8. I am a little late to this article but it is a reasonable plea that people, and especially the online community, try to conduct themselves with a little respect. The relative anonymity of posting online continues to allow some of the more strident and reactionary members of this community to blow much hotter than they otherwise might feel comfortable should they have to face up to their statements.

    That being said, and while Osgoode may very well find himself in the HHoF one day, Lyle sums up the issue with Osgoode’s candidacy with this line: “I feel he’s deserving of induction, though he probably will have to wait several years, as there will be others more deserving of the honour.”

    Exactly. Osgoode has the stats but not the reputation. This is why trying to apply the team argument to Dryden et al. above is fallacious. Dryden, Fuhr, Roy and the other goalies cited were not only capable of carrying their team to victory on their back, they did it. And they did it when it mattered. The were abuzz in the popular press and heralded throughout their careers.

    None of this sounds familiar in connection to Osgoode, though I must admit to only knowing him from a distance. So I will stick with what I do know which is that it is widely thought that the last two cups the Habs won were delivered by Patrick Roy, and given the iconic status of his wink at #7 on making a save in the playoffs, and other notable feats of goaltending, a comparison to Osgoode is an untenable reach. Sorry.

    Moving on to comparing Osgooded to Smith, Fuhr and Dryden, all of whom did play on powerhouse teams, is still specious because, once again, these goaltenders all created their own legends which is something Osgoode just did not do.

    That is why this discussion has caught the imagination of so many people. I think this article should have stuck to the good and valid point that a debate need never become disrespectful or ad hominen. And, to go one step farther, the journalist who first threw this question into cyberspace is more of a mud slinger than anything else.

  9. If a player’s only requirement for HOF induction is his stats, then Ozzi certainly deserves to be in.
    If his stats were put up against some big name players, he would be in without a doubt, but because he is Ozzie, everyone will question his talent.
    Maybe because he wasnt brash and loud like Roy or Fuhr but Osgood never seems to get the respect he deserves, and that is sad, because he truly was a good player and a better teammate, who would do whatever it took to make the team better.

  10. I respect your opinion, but your logic is lacking somewhat. Being a long-time Bruins fan, I am very familiar with Cheevers’ career, and although a big fan, he is a marginal HOFer. Not undeserving, but right on the edge certainly, and Cheevers was a great goalie of that era. I saw him play many great games. Osgood would be a better comparison for the other Bruin goalie of that era, Ed Johnston, who was a very good and underrated goalie, but not a HOFer.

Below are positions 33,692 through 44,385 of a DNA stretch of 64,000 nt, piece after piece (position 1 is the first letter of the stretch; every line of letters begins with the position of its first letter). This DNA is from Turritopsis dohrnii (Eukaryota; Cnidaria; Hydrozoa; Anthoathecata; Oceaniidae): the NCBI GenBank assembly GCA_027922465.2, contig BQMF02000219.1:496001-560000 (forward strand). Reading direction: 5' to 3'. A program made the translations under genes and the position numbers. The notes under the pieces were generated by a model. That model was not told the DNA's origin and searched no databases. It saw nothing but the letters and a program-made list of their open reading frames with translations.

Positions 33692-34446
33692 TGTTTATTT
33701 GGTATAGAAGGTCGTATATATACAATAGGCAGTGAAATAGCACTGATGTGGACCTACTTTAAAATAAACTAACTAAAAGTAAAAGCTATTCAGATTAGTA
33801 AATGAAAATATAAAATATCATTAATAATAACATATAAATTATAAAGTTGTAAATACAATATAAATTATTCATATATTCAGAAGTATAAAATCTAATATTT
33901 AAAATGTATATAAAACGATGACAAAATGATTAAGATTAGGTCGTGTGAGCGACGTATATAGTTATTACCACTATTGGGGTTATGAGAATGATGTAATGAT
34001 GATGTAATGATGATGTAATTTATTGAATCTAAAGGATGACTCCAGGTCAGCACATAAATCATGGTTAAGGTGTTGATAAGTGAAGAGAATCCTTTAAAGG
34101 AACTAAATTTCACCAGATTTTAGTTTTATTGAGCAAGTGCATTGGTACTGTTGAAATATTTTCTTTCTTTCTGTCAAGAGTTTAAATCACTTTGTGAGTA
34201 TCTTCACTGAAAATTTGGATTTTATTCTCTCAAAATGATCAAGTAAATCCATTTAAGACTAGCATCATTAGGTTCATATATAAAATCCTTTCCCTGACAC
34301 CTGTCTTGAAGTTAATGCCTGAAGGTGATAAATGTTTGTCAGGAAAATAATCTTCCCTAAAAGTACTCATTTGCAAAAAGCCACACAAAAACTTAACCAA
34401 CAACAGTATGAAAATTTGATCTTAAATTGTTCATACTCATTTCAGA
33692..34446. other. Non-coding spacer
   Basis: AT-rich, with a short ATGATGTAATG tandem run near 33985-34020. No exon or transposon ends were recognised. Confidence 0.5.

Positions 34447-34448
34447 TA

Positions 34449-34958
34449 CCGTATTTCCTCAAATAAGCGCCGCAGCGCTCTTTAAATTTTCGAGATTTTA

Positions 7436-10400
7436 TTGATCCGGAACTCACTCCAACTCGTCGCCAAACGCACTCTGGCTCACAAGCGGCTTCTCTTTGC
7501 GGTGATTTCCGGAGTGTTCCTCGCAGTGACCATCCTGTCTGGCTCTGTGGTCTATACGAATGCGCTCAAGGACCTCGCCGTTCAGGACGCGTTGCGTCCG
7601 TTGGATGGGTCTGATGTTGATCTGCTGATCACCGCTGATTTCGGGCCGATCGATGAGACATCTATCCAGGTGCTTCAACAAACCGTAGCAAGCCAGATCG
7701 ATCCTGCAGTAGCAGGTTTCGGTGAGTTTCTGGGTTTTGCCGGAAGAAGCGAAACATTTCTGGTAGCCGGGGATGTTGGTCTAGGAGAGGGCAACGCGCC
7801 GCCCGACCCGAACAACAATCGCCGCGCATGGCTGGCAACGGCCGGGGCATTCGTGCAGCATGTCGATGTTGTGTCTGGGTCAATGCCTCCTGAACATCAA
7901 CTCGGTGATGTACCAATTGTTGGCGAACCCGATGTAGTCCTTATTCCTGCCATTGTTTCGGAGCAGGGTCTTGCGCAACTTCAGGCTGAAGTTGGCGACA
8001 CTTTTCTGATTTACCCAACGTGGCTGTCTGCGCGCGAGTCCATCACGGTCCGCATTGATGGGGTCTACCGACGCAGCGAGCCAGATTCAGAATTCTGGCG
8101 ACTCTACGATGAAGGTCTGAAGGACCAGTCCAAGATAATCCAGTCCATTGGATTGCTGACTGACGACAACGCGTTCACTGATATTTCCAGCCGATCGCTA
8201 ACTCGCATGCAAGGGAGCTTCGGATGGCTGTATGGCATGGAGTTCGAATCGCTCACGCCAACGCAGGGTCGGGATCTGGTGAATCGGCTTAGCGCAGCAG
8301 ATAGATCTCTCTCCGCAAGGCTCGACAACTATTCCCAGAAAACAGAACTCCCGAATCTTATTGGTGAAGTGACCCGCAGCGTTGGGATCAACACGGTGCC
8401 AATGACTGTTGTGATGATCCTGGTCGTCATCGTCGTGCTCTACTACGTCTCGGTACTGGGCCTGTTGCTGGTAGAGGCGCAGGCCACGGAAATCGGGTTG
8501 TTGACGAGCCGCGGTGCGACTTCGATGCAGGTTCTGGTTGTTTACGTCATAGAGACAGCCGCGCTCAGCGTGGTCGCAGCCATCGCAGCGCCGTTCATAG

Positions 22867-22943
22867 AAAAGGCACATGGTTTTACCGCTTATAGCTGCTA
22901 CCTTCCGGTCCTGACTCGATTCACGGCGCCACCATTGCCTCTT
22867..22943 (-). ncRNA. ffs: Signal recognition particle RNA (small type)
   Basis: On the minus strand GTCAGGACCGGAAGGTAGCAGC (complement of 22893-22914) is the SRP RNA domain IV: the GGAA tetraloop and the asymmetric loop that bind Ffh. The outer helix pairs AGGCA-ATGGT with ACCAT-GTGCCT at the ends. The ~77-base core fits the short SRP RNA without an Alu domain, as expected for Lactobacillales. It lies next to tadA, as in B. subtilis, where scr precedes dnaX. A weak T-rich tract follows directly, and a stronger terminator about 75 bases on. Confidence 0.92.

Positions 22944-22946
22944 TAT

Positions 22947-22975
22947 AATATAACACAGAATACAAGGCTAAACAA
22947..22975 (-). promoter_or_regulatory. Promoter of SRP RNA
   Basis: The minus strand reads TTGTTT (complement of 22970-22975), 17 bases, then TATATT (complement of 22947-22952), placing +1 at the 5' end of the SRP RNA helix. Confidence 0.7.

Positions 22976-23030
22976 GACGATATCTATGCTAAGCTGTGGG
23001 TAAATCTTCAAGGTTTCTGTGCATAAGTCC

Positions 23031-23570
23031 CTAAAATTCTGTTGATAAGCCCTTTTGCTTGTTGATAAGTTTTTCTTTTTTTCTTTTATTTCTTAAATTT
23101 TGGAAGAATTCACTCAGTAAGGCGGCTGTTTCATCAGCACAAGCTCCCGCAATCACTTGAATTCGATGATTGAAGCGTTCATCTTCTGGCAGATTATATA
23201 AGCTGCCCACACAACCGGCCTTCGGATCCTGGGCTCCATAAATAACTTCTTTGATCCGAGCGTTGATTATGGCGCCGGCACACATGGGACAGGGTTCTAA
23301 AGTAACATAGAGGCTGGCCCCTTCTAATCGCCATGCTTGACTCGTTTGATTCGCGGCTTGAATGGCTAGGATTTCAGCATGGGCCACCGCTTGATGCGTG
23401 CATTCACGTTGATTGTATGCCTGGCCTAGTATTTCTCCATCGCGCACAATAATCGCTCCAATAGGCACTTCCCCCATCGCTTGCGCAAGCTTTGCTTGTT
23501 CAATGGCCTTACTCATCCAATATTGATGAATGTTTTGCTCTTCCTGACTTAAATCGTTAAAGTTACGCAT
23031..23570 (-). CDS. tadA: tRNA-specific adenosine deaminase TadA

When you compare Osgood with Fuhr, Roy, Billy Smith, Parent, and Dryden, as well as Cheevers, you miss one huge point. How games did the goalies “steal” for those championship teams? Having seen most of those games, the answer is “many times.” Dryden stole the 71 Cup, Parent stole the 74 Cup, and Roy’s 2 Montreal Cup teams were not that good, frankly; the 93 Montreal team was only 3rd in it’s division, and had no business winning the Cup without Roy’s heroics in goal. Can you honestly say that Osgood stole one of the Detroit Cups? Of course not.

    Fuhr and Cheevers often were left alone while their teams played all out offense, knowing that they would be there for the big save on the odd-man rush.

    No disrepect to Osgood or you, but Osgood was only a very good goalie, not in the same class as these other goalies, and to maintain that Osgood deserves the HOF as much as the others because they played on great teams, ignores what actually happened in those playoff games.

  11. There was some talk during the Pittsburgh Stanley Cup a few years ago that if Detroit won Game 7, that Osgood might be the MVP, for what it’s worth. Also consider the feat of getting to consecutive Stanley Cup finals at 35 and 36, let alone winning one, should at least make one pause, given I don’t see any goalies listed above that won Stanley Cup Finals at that age (not Fuhr, Roy, Smith Parent, Dryden, Cheever). The other way to ask the question is: was he too quiet to get respect (e.g., Detroit TIger baseball players Alan Trammell and Lou Whitaker, who some say were also too quiet and in too small of a market for their own worthy statistics)? I’m not saying he should be in the Hall, but consistent winning (including Stanley Cups) should mean at least some consideration–after all, look at the goaltenders that played when Osgood wasn’t there–why didn’t they win Cups then? It’s not solely because Osgood wasn’t there, but wasn’t it at least part of the reason?